select-version.jpg


The recommended Unicode 32-bit is a good choice for new AutoHotkey users.


(6) If you already have AutoHotkey on the system, it will display the installed version and offer to upgrade it, such as this:


upgrade-install.jpg


Close all running scripts before you click the Upgrade to button, although if you don't, it will warn you:


close-running-scripts.jpg


(7) In a very short period of time (seconds, not minutes), you will see this Installation complete dialog:


installation-complete.jpg


That's it! You now have AutoHotkey installed on your computer. It owns the file extension AHK, which is a plain text file with the program in it. You may use whatever text editor you want to create an AHK source code file, even the built-in Notepad (just be sure to save it as a file type of AHK). Since AutoHotkey is associated with AHK files, double-clicking on one in Windows/File Explorer (or whatever file manager you use) will cause AutoHotkey to run that script.


To get started, let's code the classic Hello World program in AutoHotkey. Open up whatever text editor you want and copy/paste this one line of code in it:

 

MsgBox,0,First AHK script,Hello World


Save the file as HelloWorld.ahk (or whatever you want to call it, as long as the file type is AHK) and then double-click it in your file manager. AutoHotkey will execute it and you'll see this:


Hello-World.jpg


You'll likely use the MsgBox command often, so you may want to study its syntax. In fact, all of the AutoHotkey commands are well-documented, with complete syntax and good examples.


A standard installation of AutoHotkey also installs a compiler, which converts an AHK source code file into a stand-alone executable (an EXE file). These EXE files should run on all versions (and bit levels) of Windows going back to Windows 2000. Indeed, I have run these EXE files on W2K, XP/32-bit, Vista/32-bit, W7/32-bit, W7/64-bit, and W8/64-bit. In addition, I just ran the HelloWorld.exe (created on W7) on the W10/64-bit Technical Preview (Build 10061, the latest release at the time of publishing this article) — it worked perfectly:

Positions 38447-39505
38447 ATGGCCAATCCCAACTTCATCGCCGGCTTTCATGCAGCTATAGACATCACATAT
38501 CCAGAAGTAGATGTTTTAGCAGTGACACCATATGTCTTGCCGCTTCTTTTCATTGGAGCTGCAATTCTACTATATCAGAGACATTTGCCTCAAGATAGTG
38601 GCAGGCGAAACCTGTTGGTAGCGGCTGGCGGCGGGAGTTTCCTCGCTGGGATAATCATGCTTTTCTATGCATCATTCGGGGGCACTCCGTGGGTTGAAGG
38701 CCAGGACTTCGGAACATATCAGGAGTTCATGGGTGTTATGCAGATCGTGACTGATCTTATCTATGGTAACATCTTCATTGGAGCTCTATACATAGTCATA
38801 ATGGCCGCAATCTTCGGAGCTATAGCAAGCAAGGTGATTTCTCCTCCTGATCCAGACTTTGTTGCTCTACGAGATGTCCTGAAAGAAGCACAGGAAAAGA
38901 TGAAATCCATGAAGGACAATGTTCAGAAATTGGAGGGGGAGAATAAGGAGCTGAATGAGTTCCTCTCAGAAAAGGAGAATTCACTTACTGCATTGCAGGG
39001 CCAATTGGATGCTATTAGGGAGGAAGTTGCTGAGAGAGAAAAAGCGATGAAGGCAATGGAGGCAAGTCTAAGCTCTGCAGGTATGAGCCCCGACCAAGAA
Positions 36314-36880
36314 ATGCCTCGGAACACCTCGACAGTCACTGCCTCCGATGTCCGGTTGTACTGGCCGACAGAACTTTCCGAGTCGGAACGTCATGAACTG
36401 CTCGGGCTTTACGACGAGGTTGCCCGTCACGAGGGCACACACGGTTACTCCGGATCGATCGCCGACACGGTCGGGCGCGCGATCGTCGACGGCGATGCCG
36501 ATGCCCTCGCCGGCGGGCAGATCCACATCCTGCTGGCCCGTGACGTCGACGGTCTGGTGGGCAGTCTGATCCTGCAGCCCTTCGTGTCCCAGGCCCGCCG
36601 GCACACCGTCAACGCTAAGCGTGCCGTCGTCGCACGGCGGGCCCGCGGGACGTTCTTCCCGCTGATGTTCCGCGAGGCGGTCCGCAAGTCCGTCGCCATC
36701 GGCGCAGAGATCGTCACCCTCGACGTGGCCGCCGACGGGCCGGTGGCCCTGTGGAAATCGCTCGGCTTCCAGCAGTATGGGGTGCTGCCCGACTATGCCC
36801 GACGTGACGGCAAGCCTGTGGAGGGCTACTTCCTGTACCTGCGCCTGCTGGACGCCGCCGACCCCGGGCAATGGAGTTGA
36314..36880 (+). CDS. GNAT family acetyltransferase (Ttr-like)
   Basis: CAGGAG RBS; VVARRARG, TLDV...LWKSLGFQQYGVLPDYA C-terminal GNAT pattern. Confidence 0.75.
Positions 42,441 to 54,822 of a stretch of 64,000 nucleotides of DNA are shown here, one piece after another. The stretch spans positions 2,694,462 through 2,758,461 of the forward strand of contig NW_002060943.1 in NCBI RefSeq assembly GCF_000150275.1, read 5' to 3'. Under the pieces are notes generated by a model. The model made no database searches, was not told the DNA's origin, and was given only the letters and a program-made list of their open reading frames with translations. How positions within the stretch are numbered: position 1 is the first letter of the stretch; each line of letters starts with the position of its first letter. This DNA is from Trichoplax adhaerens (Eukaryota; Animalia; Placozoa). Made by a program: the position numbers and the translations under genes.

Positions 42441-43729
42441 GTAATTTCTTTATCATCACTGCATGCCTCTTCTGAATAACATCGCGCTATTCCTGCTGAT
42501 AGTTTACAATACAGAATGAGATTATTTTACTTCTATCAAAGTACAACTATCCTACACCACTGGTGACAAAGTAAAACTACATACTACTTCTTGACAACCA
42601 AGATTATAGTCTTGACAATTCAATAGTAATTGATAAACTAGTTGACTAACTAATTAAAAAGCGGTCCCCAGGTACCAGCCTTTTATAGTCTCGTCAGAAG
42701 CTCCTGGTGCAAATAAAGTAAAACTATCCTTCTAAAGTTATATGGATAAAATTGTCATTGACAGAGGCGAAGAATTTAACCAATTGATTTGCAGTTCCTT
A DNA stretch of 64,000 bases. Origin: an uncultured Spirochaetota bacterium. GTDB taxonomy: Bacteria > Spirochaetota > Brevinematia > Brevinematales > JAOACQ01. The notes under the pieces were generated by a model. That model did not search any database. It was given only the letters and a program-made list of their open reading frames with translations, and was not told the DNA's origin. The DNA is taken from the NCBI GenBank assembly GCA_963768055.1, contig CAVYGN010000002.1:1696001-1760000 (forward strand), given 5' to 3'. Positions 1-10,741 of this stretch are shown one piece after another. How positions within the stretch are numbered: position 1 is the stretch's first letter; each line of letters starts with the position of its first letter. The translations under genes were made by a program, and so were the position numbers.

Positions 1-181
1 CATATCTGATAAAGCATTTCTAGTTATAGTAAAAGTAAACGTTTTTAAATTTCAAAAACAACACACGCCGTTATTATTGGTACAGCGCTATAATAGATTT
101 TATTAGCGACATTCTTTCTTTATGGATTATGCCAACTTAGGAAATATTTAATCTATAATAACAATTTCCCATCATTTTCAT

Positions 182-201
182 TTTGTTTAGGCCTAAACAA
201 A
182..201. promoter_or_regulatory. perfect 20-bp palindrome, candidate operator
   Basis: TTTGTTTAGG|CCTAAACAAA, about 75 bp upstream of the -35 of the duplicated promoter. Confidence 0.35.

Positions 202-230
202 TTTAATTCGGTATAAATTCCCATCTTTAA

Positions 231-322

HelloWorld-EXE-on-W10-64bit.jpg


The easiest way to compile is to right-click on an AHK file in your file manager and select Compile Script from the context menu:


context-menu-Compile-Script.jpg


For more compiling options, such as selecting a custom icon or compressing the EXE file, you may run the compiler separately (the installer creates a shortcut to Convert .ahk to .exe in the AutoHotkey Program Group):


compiler.jpg


My purpose in writing this article is to provide an easy, quick, yet comprehensive Getting Started  guide to which I can refer EE members. Going into more detail than presented in this article is not necessary, as there is an excellent and thorough AutoHotkey Beginner Tutorial at the AutoHotkey site.


If you find this article to be helpful, please click the thumbs-up icon below. This lets me know what is valuable for EE members and provides direction for future articles. Thanks very much! Regards, Joe

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19 Comments
LVL 32

Expert Comment